Opinion

Patricia Mac Bride: Unionist legal action has done us a favour

TUV leader Jim Allister, former Labour MP Baroness Kate Hoey and former Brexit Party MEP Ben Habib outside court on Monday. Picture: Hugh Russell.
TUV leader Jim Allister, former Labour MP Baroness Kate Hoey and former Brexit Party MEP Ben Habib outside court on Monday. Picture: Hugh Russell.

On Monday, the Court of Appeal ruled that the Northern Ireland Protocol was lawfully enacted and must take precedence over the Article 6 of the Act of Union 1800, which outlines trading conditions between Britain and Ireland.

The appeal court judges dismissed a challenge brought by Jim Allister, Arlene Foster, Steve Aiken and others to the protocol after finding that it subjugates part of the Act of Union 1800, but that Parliament knew what it was doing, given the detailed and protracted negotiations on the withdrawal agreement, and that it acted lawfully.

The High Court acknowledged in June last year that the Brexit withdrawal agreement conflicts with Article 6 of the Act of Union, but that the new legislation overrides an older law which cannot obstruct the clear specific will of today’s Parliament.

The basis of the Allister group’s appeal, simply put, was that the Act of Union has legal supremacy, with no power for the implied repeal of a constitutional statute. The court found that Article 6 of the Act of Union has been modified by the terms of the Withdrawal Agreement Act, but not repealed.

If only we lived in a country which had a clear written constitution then things would be a lot more straightforward in terms of legal supremacy, wouldn’t they?

Delivering the court’s judgment, Lady Chief Justice Siobhán Keegan stated: "Parliament was clearly sighted on the protocol which was the end result of a protracted, transparent, debated, informed and fully democratic process which decided arrangements for Northern Ireland post Brexit. The terms were settled and made law after a long parliamentary process, and it cannot be seriously suggested that Parliament was unaware of the changes that may be wrought."

The court also dismissed the other grounds for appeal which were based on arguments that the Northern Ireland Act 1998 had been breached, thus impacting the constitutional status of the north. It held that the north’s constitutional status within the United Kingdom remains unchanged.

It remains to be seen whether or not the appellants will seek leave to appeal to the Supreme Court in London but if they do, then without significant new legal arguments, it’s hard to see how this week’s decision would be overturned.

There is a long tradition of lawyers who have gone into unionist politics with names such as Desmond Boal, Jim Allister, Edward Carson, Arlene Foster, Emma Little-Pengelly, Peter Weir, Trevor Ringland and David Trimble coming to mind without even thinking too hard. When you consider the cast list, it is unsurprising that unionism would seek to test law through the courts. Nor should it be seen as a bad thing.

If politics is the art of the possible, then law is the map by which we navigate society.

The problem for unionism is that Monday’s judgment may have reaffirmed that the north’s constitutional status is unchanged by the withdrawal agreement, but that does not mean that the Union is safe.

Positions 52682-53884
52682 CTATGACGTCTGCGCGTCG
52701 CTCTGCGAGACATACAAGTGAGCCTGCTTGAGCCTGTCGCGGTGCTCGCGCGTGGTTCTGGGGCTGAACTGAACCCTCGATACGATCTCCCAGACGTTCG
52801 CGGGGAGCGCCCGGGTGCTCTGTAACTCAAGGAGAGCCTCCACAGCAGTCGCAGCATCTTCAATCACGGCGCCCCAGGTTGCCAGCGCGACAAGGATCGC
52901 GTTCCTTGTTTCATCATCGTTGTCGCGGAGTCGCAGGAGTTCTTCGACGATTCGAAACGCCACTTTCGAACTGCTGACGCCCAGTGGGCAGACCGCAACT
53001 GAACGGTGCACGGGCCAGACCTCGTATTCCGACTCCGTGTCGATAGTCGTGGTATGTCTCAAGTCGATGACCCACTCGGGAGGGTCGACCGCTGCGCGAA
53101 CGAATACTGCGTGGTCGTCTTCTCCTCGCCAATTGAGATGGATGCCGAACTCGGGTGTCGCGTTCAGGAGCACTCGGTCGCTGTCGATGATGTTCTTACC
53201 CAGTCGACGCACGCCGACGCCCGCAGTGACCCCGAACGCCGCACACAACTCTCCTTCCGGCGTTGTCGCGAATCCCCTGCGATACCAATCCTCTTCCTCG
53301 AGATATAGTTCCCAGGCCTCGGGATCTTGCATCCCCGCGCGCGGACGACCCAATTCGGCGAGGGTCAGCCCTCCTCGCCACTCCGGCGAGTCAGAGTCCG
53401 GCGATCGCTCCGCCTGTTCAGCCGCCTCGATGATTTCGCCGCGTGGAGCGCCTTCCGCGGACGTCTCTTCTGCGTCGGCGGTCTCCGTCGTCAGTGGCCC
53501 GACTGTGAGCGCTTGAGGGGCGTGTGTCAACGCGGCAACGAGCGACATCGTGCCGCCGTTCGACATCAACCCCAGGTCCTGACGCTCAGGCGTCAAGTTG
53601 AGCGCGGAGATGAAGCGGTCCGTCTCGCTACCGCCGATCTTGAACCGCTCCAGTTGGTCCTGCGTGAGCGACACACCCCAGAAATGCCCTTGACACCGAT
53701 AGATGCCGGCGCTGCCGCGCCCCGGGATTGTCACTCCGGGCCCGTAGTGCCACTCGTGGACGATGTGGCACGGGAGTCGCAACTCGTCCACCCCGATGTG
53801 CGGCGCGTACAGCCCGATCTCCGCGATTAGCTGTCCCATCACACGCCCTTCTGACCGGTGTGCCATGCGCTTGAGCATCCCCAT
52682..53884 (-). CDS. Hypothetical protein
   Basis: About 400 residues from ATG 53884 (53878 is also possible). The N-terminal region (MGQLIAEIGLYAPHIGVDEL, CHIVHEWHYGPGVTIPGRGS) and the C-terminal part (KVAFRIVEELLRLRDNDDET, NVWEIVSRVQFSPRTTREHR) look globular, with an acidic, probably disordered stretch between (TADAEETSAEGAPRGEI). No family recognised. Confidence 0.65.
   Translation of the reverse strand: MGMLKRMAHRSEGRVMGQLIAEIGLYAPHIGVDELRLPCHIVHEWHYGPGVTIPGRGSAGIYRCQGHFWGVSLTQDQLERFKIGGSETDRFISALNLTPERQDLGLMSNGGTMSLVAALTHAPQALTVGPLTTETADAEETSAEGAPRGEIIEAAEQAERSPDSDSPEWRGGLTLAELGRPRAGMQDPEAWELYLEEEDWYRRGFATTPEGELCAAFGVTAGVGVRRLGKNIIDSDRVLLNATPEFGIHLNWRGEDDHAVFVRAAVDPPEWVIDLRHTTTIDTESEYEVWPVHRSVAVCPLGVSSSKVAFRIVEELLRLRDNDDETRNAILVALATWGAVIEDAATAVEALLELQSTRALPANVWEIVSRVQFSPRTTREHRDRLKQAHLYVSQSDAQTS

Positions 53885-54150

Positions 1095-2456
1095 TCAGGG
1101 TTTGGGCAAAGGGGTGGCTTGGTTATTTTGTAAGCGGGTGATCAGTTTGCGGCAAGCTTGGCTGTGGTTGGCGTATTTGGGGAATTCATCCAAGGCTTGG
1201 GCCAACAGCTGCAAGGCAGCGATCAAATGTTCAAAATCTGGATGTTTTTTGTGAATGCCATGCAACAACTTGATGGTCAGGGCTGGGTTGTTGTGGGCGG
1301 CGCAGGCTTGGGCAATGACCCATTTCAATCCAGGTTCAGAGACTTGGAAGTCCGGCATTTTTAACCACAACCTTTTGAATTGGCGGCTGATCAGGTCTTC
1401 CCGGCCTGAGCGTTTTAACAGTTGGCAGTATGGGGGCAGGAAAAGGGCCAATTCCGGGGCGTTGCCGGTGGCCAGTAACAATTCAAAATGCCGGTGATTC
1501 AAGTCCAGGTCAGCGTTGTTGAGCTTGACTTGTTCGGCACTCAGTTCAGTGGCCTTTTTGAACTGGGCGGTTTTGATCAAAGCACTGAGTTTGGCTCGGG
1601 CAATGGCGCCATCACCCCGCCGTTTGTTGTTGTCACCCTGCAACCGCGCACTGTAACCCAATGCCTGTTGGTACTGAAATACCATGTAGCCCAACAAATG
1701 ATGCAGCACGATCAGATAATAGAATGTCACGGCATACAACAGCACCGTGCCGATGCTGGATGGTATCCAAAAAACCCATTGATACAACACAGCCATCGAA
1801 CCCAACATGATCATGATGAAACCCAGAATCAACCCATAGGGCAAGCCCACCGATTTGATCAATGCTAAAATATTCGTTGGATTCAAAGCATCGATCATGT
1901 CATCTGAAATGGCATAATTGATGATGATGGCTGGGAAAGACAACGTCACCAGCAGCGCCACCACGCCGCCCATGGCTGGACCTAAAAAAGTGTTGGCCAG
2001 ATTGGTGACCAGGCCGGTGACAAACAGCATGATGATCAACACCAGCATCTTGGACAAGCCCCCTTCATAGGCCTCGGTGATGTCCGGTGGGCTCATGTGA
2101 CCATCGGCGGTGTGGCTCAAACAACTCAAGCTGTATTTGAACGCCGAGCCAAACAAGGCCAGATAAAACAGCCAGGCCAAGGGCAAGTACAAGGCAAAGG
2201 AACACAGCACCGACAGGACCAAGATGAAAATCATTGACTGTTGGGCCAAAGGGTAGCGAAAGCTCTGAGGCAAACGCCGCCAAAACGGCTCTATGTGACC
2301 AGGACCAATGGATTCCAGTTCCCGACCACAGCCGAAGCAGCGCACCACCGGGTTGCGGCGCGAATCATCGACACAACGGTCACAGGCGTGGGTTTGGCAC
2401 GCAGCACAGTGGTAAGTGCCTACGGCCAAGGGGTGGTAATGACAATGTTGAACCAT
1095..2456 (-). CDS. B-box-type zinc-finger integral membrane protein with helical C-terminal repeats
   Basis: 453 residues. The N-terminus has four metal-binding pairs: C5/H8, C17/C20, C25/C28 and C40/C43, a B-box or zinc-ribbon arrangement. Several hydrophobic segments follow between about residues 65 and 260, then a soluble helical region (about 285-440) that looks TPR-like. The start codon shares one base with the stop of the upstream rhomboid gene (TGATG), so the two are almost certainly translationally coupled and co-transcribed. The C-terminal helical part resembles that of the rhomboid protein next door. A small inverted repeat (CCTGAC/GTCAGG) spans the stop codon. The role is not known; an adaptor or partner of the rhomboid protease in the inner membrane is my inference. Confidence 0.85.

There is a two-fold problem. Firstly, unionist unity never seems to last. If an appeal to the Supreme Court doesn’t go ahead or proceeds and doesn’t succeed, then democrats must accept that they have exhausted the process, that the withdrawal agreement is legal (which, it is, as things stand today) and must be accepted by all law-abiding citizens.

At that stage, unionism will most likely split into hard opponents of the protocol, whose next steps are yet to be revealed, and soft opponents of the protocol. The latter should, and most likely will, focus pragmatically on ensuring maximum mitigations of any negative impacts of the protocol on business and society.

The second problem is that successive British governments have been reluctant to protect or promote the union. In January 2019 a paper entitled “UK Government commitments to Northern Ireland and its integral place in the United Kingdom” was published with the intent of reassuring unionism that the withdrawal agreement posed no threat to the Union. But it also said that “the Union will only endure – as is this government’s clearly expressed preference – with the consent of the people of Northern Ireland.” It was clearly laying down a marker that the Union should not be taken for granted.

Unionism’s anger has been directed at the EU, the Irish government, the nationalist community, the judiciary and everyone except the British government who are the ones who negotiated the withdrawal agreement and a Parliament who passed it by 521 to 73 votes.

Revisiting the January 2019 paper and the commitments in it to ensure a strong role for the assembly in the operation of the protocol might be the best approach. The British government has the ability to enhance devolved powers and existing democratic structures can be built upon to ensure effective oversight and hold Westminster to account on operation of the withdrawal agreement. That, of course, that will require a return to devolution following the election in May.

I welcome the fact that our unionist brothers and sisters have done us a favour in confirming through the courts that the withdrawal agreement is a legally-binding international treaty.

Can we now get on with navigating its oversight and mitigating any negative impacts on our communities?